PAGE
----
SIGHTS OF INTEREST
You can stay in St. Petersburg for a month and see just half of its
riches. You'll agree with us after your visit to St. Petersburg :).
We'll try to write here about the major sights that you can explore
at your leisure. To get the flavor of Moscow, you would walk along Tverskaya
Street or Stary Arbat; to sample St. Petersburg, walk down Nevsky Avenue, a long
and straight shopping and sightseeing avenue. As most of the sights of interest
are located downtown. You are advised to go on foot because the metro and the
bus lines are not the most convenient means for getting around. So...
Nevsky Avenue is St. Petersburg's favorite street, the center of business as
well as social and cultural activities. There are theaters, concert halls,
cinemas, galleries, hotels, restaurants, pubs, shops, and quiet public gardens
for you to enjoy. Nevsky Avenue is adjoined by squares and crossed by the Moika
and Fontanka Rivers, the Griboyedov Canal.
The initial road was cut through swamps in 1710 to connect the Admiralty with
Aleksander Nevsky Monastery at the other end of this avenue. Paved with the
logs, it soon became the main street of the new capital and it was named Nevsky
Prospekt (Avenue) in 1730. Many nobles built their mansions along the avenue.
For example, the Stroganov Palace, now is a part of the Russian Museum. The
well-known baroque architect Bartolomeo Rastrelli built it in 1754 for Count
Aleksandr Stroganov, president of the Academy of Arts.
Palace Square (Dvortsovaya Ploshchad') is possibly one of the best starting
points for exploring St. Petersburg. Created by architect Carlo Rossi it's the
focal point of the city. It was formed after the construction of the Winter
Palace (now the part of the Hermitage
Museum), the residence of Russian tsars.
Two long buildings, with a total length of 1.739 feet and connected by an arch,
form a horseshoe around the square in front of the Winter Palace. This ensemble
is called the General Staff Building, which traditionally served as Russia's
military headquarters. The Triumphal Arch connecting the two parts of the
General Staff Building carries the Chariot of Victory drawn by six
horses (more pictures here).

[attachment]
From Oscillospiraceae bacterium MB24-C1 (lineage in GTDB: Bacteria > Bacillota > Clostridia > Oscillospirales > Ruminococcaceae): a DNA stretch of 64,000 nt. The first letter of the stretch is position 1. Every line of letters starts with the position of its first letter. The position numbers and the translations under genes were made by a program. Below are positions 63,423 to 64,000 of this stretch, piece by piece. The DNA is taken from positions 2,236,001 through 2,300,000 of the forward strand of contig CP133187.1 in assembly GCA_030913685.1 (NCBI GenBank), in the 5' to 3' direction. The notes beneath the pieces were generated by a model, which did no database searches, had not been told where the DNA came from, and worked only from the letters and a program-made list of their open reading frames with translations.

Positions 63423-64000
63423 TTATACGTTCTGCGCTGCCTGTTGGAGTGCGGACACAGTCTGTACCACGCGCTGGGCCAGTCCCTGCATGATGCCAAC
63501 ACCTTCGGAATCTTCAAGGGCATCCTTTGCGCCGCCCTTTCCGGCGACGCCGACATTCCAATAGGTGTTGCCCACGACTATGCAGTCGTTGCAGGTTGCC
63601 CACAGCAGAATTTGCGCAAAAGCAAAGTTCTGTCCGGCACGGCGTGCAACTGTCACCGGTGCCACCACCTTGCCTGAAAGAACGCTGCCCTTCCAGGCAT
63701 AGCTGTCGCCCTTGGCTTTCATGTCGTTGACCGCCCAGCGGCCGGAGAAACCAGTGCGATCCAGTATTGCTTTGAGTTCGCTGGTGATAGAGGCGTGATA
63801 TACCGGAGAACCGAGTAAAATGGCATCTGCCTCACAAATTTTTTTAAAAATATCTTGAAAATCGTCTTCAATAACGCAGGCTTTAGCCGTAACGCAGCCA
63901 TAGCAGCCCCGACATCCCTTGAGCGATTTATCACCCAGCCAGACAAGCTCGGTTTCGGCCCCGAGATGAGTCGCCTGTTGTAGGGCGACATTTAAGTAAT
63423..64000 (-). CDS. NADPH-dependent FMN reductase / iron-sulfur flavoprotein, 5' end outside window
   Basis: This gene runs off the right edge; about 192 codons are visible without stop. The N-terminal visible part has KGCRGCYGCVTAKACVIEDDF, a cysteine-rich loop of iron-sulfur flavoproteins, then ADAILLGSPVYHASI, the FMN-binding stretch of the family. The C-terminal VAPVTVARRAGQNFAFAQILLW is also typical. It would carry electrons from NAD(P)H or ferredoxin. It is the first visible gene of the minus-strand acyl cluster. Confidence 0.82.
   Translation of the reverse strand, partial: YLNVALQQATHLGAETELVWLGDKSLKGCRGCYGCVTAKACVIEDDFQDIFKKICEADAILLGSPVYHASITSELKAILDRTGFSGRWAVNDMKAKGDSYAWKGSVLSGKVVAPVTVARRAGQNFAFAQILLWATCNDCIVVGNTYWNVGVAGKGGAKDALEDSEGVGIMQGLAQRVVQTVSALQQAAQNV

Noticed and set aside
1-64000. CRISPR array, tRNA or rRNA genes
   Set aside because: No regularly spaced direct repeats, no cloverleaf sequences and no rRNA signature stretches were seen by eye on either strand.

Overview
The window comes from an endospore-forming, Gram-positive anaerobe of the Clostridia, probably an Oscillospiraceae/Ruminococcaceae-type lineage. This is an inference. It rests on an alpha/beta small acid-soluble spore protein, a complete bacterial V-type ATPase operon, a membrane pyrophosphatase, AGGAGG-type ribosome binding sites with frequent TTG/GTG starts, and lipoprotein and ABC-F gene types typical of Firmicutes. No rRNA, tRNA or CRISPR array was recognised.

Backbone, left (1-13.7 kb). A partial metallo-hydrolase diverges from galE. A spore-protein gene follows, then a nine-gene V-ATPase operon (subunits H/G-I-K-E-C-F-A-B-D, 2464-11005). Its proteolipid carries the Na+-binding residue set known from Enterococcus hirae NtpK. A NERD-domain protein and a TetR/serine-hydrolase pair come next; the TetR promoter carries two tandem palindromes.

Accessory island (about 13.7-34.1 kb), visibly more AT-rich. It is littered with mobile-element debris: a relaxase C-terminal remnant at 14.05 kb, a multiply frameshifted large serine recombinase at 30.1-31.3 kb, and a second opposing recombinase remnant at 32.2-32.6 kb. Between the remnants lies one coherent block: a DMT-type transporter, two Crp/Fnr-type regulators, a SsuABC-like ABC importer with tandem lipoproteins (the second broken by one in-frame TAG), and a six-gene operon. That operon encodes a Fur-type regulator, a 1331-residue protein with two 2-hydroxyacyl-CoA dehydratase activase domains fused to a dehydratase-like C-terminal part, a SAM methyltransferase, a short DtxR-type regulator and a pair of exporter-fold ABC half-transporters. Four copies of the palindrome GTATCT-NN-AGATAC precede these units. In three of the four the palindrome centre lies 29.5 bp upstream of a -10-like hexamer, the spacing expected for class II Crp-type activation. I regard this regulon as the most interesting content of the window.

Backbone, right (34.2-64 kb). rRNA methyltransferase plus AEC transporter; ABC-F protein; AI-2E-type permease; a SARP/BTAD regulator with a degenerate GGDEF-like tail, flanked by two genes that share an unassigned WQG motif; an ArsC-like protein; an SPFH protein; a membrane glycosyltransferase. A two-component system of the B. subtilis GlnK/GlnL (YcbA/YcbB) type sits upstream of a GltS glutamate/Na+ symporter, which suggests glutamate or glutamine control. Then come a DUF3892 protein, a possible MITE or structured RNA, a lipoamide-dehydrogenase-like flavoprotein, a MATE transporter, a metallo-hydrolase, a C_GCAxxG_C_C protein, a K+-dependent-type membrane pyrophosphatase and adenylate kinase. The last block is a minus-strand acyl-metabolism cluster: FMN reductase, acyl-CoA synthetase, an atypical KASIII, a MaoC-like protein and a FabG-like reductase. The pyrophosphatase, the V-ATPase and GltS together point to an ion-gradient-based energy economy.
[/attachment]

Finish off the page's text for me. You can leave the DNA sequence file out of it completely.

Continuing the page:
In the center of the square is the Alexandr Column, erected in 1834. Both the
155-foot-high column and the arch commemorate the Russian's victory over
Napoleon. The angel on the top of the column symbolizes peace in Europe after
the Napoleonic invaders were defeated. Palace Square bore witness to many
historical events, including Bloody Sunday in January 1905, when tsarist
soldiers massacred unarmed demonstrators. Twelve years later, the Bolshevists
also attacked the Winter Palace from this square.
The Winter Palace (so called Hermitage) which dominates the Square replaced earlier crowded royal
residences and rose in its present form between 1754 and 1762 in the reign of
Empress Elizabeth. Bartolomeo Fransco Rastrelli (later ennobled by his
patroness) succeeded in creating an outstanding example of what is known as
Russian Baroque. The Palace consists of four large blocks stretching between the
Square and the embankment which contain the main State apartments and more than
a thousand halls and rooms.
By the time the building was completed Catherine the Great was on the throne
and Baroque was out of fasion, Classicism being the vogue. The outside was not
tampered with, but the interiors were entrusted to new craftsmen, Yuri Felten,
Vallin de la Mothe and Giacomo Quarenghi, who all worked in the latest style. In
1837 the Winter Palace was gutted by fire, and all that remained was the walls.
But within two decades it was restored, and most of its present interiors date
from then. Under the czars it was the main Imperial residence, and was used for
ceremonial occasions, grand balls, and receptions.
The complex next to the Winter Palace is the Small Hermitage (more
pictures here). Its building was
started by Catherine II who wanted to have a home for the art collection
connected to her private apartments in the Winter Palace. The whole museum
complex (i.e. the Winter Palace and the various Hermitage buildings such as
Small Hermitage, Large Hermitage, Old and New Hermitage (sometimes grouped
together and called the Large Hermitage), Hermitage Theater) is now known as the
The architectural complex of the Palace Square is completed by the Admiralty
(more pictures here).
In the early days of St. Petersburg a moated fort containing a well - protected
wharf was here. The Admiralty yard with its stores, workshops and slipways was
at first the largest industrial undertaking in the new capital. The Admiralty
was reconstructed several times and the building was handed to the Russian navy
in 1840s. There are 28 statues on the top of upper columns of the tower. The
Admiralty spire with the caravelle on top of it is one of the landmarks of St.
Petersburg and it can be seen from many parts of the city. The weather vane is
in the shape of a sailing vessel. Ships continued to be built here up to the
1840s but, in the later part of last century, canals leading into the site were
filled in as the embankment was laid leading away from the Winter Palace to what
was then Senate Square and now is the Square of the Decembrists.